As someone who first joined corporate America over 30 years ago, it’s been gratifying to witness the demise of certain antiquated beliefs along with the predominance of the fax machine and pantyhose sold inside an egg-shaped container.
- The world will end if you ever cry in the office.
- You must constantly be, look, and sound perfect—or you’ll never get ahead.
And—a belief which was popularized by various Wall Street “Masters of the Universe” and Enron-esque “Smartest Guys in the Room” stereotypes:
- Showing kindness is a weakness.
While the first two examples focus on being your authentic self at work, (a topic I’ve written and spoken about frequently) the third focuses on the shift in how kindness is perceived. This last is particularly insightful, highlighting the metamorphosis which corporate culture has undergone as of late. These days, practicing kindness – which involves treating others with mutual respect, compassion and promoting inclusion – is “table stakes” in creating a high-performing organization.
The Brand Marketing Blog defines table stakes as “the minimum offer to be considered a viable player, whether you are at the poker table or the boardroom table.” That means you aren’t getting extra credit for being kind and caring about employees; it is expected.
An Evolving Perception
David Lancefield, a CEO Catalyst, Strategist and Coach, has seen a major shift in how kindness is perceived in the workplace over the past few decades.
“People known for being kind used to be perceived as those on the sidelines who aren’t really busy; they’ve got time for kindness,” he explains. “The expectation for kindness as normal is now ingrained in people younger in spirit and of age. In many cases you look at elder millennials, they’re becoming the CEOs, they’re running organizations for everyone to succeed and thrive. If you want to recruit this talent, there’s a lot of pressure on a whole group of leaders who didn’t grow up with it to change.”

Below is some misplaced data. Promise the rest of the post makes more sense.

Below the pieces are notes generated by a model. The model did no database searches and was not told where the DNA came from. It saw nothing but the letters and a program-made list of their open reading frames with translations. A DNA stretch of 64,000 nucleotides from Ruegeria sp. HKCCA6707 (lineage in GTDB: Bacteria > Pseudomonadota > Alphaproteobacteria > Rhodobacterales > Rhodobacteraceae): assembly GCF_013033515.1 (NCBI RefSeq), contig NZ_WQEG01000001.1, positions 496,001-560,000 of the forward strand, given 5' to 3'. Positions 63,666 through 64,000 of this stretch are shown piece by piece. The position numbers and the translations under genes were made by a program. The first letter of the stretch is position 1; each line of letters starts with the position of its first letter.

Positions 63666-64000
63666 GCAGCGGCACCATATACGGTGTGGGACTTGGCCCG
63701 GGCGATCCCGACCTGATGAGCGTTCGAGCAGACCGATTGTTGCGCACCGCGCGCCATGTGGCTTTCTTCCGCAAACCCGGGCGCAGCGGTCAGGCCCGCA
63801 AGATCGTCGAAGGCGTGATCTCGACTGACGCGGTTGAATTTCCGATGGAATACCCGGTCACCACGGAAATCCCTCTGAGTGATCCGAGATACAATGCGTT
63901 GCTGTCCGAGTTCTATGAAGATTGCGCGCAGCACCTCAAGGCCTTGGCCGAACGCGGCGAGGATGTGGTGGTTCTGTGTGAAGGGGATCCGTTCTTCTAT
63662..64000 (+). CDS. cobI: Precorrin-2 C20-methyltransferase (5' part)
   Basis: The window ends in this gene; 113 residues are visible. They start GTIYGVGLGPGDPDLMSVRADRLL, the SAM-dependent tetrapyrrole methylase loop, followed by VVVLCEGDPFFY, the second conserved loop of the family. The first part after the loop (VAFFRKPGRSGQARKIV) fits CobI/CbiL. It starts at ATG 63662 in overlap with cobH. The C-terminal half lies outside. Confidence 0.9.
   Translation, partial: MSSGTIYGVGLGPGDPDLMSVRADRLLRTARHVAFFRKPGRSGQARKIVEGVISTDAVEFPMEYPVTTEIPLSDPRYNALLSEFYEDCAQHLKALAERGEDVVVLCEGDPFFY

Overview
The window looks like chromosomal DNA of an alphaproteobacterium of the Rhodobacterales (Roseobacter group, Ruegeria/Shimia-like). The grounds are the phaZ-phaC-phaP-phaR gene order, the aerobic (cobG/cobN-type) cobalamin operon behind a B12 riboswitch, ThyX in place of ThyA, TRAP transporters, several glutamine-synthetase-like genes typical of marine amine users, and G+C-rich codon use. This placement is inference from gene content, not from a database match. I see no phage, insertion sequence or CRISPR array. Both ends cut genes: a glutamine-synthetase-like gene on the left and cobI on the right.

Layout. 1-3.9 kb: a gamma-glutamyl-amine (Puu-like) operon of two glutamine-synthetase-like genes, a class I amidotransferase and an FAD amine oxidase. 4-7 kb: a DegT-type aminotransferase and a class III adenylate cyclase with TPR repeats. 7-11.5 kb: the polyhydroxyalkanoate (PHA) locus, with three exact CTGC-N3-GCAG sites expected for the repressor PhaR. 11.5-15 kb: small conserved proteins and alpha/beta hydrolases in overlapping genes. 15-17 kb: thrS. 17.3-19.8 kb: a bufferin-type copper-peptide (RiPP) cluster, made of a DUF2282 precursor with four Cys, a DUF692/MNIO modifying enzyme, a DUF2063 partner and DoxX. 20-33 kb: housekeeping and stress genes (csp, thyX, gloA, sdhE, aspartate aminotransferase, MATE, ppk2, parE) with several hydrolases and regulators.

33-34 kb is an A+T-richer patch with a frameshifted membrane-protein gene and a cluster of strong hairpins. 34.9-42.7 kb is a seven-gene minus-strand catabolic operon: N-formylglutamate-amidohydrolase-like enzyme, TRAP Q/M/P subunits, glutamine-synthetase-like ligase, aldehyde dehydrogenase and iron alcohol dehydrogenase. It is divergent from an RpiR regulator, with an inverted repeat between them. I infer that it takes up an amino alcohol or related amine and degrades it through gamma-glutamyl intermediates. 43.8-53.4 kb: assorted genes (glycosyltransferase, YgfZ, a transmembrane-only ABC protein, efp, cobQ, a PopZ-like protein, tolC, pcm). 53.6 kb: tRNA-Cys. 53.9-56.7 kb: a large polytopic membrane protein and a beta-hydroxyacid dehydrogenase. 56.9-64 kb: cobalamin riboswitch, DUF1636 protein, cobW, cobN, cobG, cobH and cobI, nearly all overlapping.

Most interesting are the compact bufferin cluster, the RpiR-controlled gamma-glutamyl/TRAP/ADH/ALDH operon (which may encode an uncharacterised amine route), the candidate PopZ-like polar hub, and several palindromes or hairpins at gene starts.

Lancefield feels that kindness at work inherently refers to compassion. In his work with numerous global organizations, he has observed that a mindset of kindness fosters connections between people, dialogue, discussion, debates, imagination, and exploration.
“You thought about somebody’s else’s feelings, that’s empathy, and you are going to try and do something about it. Compassion has the action element to it,” he added. “There’s a sort of selflessness to it in helping others in times of difficulty. You were kind because you gave someone on your team time to talk through a difficult issue in their team or a problem at home.”
Essential for Emerging Talent